Everyone wants that clean and pristine pool, but the daily maintenance can be quite the chore. Skimming the top and scrubbing the bottom, having to remove the grit and dirt that gets transferred into the pool from use, as well as the rocks and branches that can make a pool look unkempt, it’s hard to keep your pool looking the way you want. If you’re looking for a way to supplement your filter, a pool cleaner can make your life much easier.
What Should I Get?
There’s a large selection of vacuums to choose from though, from inexpensive to premium cleaners. How do you choose what kind of handheld or automatic vacuum you should get? One thing that all of these pool vacuums have is a transformer. This reduces the voltage from the standard household 110 volts to a safe 12 volts. 12 volts is much to low, then, to cause electrocution risk. The first thing is to check whether the cleaner is for above ground or inground pools. Some automatic pool cleaners do both, like the Twyster, one of our budget models. The main difference between the two are they’re ability to go up the pool walls, with inground vacuums more capable than above ground. This gap has been narrowed with newer automatic vacuums though, and if necessary, one type will work in the other type. Once you have the pool type you’re cleaning, it’s on to the way the pool cleaner cleans.
One popular type of automatic pool cleaner works using suction. They generally connect to your filter, and use the suction created to assist the filter in doing its job. All the dirt and debris picked up by a suction cleaner goes into the filter, and so the job a suction cleaner does at cleaning depends on how effective your filter system is. One of our most popular automatic pool vacuums is the Zodiac Barrauda G3 for inground pools, which like other suction cleaners, has a gearbox which has the vacuum move in an outward spiral to clean the pool bottom and sides. This maximizes the area of the pool that gets cleaned. When using a suction cleaner, make sure to remove as much air from the filter line as possible. If air gets trapped in the filter, it can lead your filter to run dry because of an air pocket. This can burn out and ruin your filter, and is to be avoided at all costs.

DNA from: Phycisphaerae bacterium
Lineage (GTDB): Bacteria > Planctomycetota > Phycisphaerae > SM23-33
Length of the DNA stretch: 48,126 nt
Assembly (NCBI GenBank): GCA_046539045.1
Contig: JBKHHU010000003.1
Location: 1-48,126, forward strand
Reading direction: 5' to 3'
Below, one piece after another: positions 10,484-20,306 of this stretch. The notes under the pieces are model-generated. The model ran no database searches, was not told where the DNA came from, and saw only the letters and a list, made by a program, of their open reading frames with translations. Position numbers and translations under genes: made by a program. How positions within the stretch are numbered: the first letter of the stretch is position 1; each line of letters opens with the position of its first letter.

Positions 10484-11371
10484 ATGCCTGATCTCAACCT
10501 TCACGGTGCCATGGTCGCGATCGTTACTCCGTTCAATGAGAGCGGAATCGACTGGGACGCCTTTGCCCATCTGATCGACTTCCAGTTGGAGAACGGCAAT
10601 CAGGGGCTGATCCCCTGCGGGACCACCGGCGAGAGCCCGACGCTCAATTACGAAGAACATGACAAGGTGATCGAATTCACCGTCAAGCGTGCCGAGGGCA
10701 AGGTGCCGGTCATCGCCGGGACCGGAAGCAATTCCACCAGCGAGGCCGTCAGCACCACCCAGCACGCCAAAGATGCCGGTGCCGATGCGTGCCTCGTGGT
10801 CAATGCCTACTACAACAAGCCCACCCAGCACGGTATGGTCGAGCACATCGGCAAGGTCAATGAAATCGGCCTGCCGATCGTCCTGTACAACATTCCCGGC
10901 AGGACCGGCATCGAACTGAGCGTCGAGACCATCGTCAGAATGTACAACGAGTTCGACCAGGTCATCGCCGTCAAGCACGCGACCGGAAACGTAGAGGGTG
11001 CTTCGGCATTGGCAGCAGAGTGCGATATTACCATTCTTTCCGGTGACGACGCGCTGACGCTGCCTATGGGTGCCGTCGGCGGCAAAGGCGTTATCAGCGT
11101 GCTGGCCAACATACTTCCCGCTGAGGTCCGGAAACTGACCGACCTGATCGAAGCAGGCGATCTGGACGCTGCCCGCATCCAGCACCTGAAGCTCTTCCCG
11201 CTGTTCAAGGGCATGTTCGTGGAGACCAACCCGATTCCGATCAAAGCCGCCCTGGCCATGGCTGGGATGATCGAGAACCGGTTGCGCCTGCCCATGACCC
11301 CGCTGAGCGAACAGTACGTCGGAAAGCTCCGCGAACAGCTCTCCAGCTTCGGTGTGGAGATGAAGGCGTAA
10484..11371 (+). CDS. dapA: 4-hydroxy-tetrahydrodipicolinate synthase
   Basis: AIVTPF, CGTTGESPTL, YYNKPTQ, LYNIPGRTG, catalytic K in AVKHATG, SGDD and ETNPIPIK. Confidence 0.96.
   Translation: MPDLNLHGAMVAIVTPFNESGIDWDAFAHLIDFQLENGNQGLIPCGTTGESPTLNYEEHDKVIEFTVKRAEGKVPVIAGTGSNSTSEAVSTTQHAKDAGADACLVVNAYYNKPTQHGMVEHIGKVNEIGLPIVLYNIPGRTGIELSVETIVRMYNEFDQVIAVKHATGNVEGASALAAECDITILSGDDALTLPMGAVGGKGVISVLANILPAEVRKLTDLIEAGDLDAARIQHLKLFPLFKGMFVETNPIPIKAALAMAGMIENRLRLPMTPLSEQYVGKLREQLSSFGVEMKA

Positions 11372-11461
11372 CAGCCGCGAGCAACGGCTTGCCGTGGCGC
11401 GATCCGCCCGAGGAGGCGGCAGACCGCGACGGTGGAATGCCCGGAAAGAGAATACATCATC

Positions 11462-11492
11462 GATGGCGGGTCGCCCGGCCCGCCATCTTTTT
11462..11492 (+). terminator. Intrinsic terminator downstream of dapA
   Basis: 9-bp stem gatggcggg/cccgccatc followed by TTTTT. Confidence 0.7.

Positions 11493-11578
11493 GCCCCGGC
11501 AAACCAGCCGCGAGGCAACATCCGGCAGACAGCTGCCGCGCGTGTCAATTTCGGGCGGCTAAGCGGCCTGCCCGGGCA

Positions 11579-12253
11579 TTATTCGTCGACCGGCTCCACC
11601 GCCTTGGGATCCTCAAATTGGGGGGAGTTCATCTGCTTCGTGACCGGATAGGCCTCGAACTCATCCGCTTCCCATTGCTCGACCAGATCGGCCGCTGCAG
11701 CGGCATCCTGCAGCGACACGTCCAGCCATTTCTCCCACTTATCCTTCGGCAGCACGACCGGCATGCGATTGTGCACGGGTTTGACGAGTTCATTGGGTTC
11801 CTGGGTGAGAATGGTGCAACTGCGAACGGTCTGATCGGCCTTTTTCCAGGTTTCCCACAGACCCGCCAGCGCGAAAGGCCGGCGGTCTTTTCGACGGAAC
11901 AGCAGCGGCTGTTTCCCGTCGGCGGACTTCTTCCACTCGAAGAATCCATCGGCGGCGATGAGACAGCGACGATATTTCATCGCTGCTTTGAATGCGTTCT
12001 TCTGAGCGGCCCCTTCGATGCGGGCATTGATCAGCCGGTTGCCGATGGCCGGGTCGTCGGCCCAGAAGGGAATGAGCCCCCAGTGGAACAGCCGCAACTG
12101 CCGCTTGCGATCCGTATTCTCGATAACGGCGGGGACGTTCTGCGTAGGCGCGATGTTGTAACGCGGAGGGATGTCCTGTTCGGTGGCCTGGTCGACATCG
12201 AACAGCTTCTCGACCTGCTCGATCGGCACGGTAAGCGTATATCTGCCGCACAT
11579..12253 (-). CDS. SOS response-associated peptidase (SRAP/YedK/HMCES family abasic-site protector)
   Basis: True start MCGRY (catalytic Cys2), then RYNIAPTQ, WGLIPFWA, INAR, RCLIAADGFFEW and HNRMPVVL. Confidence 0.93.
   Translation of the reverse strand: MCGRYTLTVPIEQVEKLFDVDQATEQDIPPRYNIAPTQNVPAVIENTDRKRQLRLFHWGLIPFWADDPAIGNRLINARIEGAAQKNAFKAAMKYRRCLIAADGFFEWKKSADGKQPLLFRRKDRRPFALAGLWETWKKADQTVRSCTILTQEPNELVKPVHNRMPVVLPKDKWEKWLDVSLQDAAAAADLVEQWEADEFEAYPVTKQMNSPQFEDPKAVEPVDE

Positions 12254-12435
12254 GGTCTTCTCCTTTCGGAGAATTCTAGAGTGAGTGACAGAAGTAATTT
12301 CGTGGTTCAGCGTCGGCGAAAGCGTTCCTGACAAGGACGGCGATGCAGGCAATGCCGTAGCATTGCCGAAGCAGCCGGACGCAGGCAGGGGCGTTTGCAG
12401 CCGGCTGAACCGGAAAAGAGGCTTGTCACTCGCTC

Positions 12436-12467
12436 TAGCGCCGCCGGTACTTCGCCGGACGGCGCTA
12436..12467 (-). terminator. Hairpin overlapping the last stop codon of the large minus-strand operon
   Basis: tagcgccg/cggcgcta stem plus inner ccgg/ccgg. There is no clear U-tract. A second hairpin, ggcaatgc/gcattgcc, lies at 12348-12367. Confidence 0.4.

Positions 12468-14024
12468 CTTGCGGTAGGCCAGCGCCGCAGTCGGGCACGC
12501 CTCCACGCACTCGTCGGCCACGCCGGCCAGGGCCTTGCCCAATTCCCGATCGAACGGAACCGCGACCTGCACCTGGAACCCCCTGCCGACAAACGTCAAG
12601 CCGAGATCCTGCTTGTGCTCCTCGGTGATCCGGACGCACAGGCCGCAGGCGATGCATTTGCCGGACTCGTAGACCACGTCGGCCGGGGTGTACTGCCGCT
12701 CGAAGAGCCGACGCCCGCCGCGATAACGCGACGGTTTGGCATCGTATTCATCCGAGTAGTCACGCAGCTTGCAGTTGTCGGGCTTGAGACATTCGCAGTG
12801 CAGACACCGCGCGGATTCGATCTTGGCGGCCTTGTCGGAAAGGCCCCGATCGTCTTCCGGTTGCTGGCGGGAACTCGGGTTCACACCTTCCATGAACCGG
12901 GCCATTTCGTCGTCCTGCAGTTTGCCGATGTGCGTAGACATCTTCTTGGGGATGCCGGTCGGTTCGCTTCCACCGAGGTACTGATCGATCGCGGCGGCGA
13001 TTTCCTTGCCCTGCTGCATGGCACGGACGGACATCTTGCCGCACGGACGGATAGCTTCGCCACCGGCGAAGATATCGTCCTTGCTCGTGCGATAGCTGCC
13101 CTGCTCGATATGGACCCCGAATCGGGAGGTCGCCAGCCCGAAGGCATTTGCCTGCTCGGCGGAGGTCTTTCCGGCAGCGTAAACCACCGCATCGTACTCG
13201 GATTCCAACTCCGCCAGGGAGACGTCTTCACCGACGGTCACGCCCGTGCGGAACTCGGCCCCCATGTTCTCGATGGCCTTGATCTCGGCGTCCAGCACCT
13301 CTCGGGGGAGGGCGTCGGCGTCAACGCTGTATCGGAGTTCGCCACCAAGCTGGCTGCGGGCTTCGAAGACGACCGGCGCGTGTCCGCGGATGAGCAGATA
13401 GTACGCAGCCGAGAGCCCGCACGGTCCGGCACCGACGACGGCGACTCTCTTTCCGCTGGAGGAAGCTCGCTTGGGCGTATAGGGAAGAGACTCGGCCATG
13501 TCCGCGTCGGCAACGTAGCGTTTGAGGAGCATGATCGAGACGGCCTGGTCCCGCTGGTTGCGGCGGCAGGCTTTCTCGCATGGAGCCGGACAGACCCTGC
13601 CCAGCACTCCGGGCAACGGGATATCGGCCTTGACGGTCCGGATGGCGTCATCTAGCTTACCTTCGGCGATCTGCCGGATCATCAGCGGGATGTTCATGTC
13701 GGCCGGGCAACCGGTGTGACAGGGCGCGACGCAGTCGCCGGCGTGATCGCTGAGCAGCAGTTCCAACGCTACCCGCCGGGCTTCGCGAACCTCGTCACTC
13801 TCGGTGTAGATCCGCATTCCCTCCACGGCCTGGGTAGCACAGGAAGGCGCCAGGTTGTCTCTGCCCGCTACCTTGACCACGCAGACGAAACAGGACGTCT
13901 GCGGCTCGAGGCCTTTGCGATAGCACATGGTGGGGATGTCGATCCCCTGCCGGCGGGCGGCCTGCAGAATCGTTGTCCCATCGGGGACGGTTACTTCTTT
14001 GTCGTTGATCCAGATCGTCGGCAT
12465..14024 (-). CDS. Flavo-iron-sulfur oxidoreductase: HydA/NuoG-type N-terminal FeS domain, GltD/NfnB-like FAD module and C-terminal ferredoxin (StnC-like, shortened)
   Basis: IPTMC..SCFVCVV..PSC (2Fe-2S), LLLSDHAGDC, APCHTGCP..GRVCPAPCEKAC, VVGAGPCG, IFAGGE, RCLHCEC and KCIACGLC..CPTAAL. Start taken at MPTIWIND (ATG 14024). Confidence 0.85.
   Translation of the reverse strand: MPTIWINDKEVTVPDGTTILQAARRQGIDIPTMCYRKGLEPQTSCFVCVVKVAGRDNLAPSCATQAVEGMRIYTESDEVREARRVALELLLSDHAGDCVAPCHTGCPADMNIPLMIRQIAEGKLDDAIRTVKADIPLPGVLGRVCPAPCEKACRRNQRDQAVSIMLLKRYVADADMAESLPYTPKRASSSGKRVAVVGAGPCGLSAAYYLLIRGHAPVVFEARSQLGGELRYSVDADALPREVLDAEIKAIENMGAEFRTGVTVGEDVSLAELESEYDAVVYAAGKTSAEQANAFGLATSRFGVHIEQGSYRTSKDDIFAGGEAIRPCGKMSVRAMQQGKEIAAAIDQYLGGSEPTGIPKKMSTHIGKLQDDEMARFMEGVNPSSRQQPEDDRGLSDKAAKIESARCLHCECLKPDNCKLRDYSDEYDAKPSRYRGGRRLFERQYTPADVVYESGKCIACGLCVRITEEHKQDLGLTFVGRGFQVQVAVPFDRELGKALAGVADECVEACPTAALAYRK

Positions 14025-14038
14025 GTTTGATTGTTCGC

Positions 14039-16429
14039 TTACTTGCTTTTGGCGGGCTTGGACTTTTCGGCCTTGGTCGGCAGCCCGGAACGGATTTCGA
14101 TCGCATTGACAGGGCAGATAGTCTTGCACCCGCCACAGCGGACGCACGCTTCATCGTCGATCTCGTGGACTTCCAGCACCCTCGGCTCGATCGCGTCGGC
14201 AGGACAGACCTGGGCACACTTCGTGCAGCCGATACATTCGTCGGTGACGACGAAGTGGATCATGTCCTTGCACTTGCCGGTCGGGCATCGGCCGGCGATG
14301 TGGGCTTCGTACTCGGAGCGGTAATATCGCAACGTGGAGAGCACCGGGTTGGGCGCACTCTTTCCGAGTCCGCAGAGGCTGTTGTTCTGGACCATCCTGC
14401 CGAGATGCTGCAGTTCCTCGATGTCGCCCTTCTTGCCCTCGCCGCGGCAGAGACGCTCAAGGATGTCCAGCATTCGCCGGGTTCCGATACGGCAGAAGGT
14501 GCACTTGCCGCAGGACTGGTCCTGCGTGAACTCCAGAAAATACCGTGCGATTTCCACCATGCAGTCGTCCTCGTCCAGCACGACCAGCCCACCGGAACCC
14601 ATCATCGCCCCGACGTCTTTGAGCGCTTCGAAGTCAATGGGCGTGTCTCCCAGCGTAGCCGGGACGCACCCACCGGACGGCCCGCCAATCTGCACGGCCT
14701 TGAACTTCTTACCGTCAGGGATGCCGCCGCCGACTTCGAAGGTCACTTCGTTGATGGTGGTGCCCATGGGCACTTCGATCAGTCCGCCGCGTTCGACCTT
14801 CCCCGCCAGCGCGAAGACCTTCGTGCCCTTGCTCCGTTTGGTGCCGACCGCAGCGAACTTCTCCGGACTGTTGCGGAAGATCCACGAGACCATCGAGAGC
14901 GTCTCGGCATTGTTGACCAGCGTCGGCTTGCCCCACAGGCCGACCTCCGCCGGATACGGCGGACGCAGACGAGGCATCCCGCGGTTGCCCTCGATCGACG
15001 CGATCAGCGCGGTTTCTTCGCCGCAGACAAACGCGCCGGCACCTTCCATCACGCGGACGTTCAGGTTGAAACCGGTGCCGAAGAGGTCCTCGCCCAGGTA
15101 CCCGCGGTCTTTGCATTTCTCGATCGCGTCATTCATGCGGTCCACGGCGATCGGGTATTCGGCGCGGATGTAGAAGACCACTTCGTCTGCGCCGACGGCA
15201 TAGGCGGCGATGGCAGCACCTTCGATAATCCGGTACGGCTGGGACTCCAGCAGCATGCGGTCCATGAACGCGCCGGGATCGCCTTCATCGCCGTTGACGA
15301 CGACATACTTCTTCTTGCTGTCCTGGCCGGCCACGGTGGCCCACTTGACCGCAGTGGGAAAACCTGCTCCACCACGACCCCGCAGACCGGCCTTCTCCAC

Pressure Side Cleaner
Another variety of automatic pool vacuum is the pressure side cleaner. This uses whats called the Venturi effect,
where a water current forced through a smaller tube will travel at a higher velocity and lower water pressure, due to fluid physics. The current produced will ‘suck’ debris up into a mesh bag to keep large and medium sized objects out of the filter itself. Any dust or dirt smaller than the holes in the mesh bag, then, will just be agitated up from the bottom for the pool filter to clean normally. One of these cleaners, like the Polaris® Turbo Turtle, would assist in your pool’s cleaning and make it so you don’t have to run your filter the eight hours a day that’s recommended.
Battery Operated Cleaner
If you still feel uncomfortable with running electricity into the pool, or your pool is located far away from somewhere to power a cleaner, a battery operated pool vacuum is what you’re looking for. The Catfish Battery Powered Swimming Pool Vacuum is perfect for spas or small pools. These vacuums usually are designed to work with a 1 or under horsepower pump, and while it sacrifices the self-moving of other cleaners, it more than compensates in compactness and low price.
Vibrating Pool Cleaners
The simplest and cheapest form of automated pool cleaner is a vibrating pool vacuum. These follow a random path and are mainly scrubbers of pool bottoms, as the main goal of these is to agitate the water to allow your filter to clean the water more quickly than regularly filtering and removes stains from the bottom.